Some of the things that made Jose Padilha’s earlier movies fascinating are ultimately what doom Robocop. The Elite Squad films are a cross between police thrillers and documentaries. The documentary nature of the films helps bring the differences between Brazilian and U.S. justice systems to light.

Unfortunately the same approach is applied to Robocop. There is waaaaaaay too much exposition. The film holds your hand and carefully explains everything that is happening. Every time the film starts to get moving, another clunky bit of exposition grinds momentum to a halt.

I have to lay the vast majority of the blame at the feet of first-time writer Joshua Zetumer. He took a wonderfully interconnected original script that was not only exciting but full of incredible dark, albeit sometimes juvenile, humor and stripped out the excitement and humor. In place of the humor, he tried to update Robocop to the current drone age. There are some interesting ideas but he forgot one of the first rules of screenwriting, never state something when you can show it. He also dropped one of the core ideas from the original: that politics, business, and organized crime are all interconnected.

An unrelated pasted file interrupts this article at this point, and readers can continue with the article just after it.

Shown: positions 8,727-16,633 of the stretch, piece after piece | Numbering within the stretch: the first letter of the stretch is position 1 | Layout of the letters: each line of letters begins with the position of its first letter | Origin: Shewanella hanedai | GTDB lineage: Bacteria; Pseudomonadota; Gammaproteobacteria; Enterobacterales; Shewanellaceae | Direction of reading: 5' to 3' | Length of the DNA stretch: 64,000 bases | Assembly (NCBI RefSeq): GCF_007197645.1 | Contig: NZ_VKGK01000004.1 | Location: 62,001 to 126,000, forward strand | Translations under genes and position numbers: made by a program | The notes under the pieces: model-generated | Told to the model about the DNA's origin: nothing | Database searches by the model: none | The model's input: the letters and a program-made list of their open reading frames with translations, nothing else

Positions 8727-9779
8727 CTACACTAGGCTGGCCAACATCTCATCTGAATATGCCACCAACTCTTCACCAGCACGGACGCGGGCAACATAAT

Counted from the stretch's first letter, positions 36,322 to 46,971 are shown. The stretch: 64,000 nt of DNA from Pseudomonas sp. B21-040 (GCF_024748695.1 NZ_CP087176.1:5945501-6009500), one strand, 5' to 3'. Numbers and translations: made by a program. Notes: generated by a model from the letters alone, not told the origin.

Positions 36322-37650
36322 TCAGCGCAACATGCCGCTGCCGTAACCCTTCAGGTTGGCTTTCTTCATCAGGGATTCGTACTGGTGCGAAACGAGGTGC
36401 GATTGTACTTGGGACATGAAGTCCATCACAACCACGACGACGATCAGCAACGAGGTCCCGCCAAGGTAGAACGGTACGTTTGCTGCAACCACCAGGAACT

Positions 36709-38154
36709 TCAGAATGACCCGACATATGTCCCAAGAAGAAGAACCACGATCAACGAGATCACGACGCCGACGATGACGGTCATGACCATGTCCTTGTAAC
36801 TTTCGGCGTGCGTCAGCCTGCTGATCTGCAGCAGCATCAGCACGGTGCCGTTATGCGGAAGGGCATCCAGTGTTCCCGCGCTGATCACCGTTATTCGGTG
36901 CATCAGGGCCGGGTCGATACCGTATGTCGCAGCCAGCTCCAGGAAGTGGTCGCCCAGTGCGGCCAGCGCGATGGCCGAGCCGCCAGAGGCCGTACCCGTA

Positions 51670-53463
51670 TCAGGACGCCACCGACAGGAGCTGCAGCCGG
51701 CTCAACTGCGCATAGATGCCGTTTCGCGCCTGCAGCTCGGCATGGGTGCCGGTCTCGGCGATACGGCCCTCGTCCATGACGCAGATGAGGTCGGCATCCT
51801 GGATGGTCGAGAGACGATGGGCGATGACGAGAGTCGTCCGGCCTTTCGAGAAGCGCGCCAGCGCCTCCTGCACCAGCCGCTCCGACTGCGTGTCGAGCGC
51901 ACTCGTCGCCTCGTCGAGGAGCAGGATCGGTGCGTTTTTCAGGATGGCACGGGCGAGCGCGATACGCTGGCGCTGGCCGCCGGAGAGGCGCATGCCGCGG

Joel Kinnamon is just fine as Alex Murphy but isn’t given much to do. Samuel L. Jackson’s angry news commentator schtick grows old quickly and is much too on the nose to be funny. Jackie Earle Haley provides the film’s only bit of comic relief via a song. Michael Keaton and Gary Oldman are completely wasted.

Robocop is not awful. It is just drearily by-the-numbers by people who had no understanding of what made the first one a wonderful film. Don’t buy that for a dollar!

Elite Squad: The Enemy Within is currently available on instant Netflix. Go watch that instead (as long as you don’t mind subtitles).

Elite Squad Enemy Within

 

Elite Squad: The Enemy Within (2010) – Not rated

Tenente-Coronel Nascimento, a hardened vet of Rio de Janeiro’s drug wars, is now head of a special police unit. With his new title comes new responsibilities and dangers, which the captain navigates with brashness and resolve.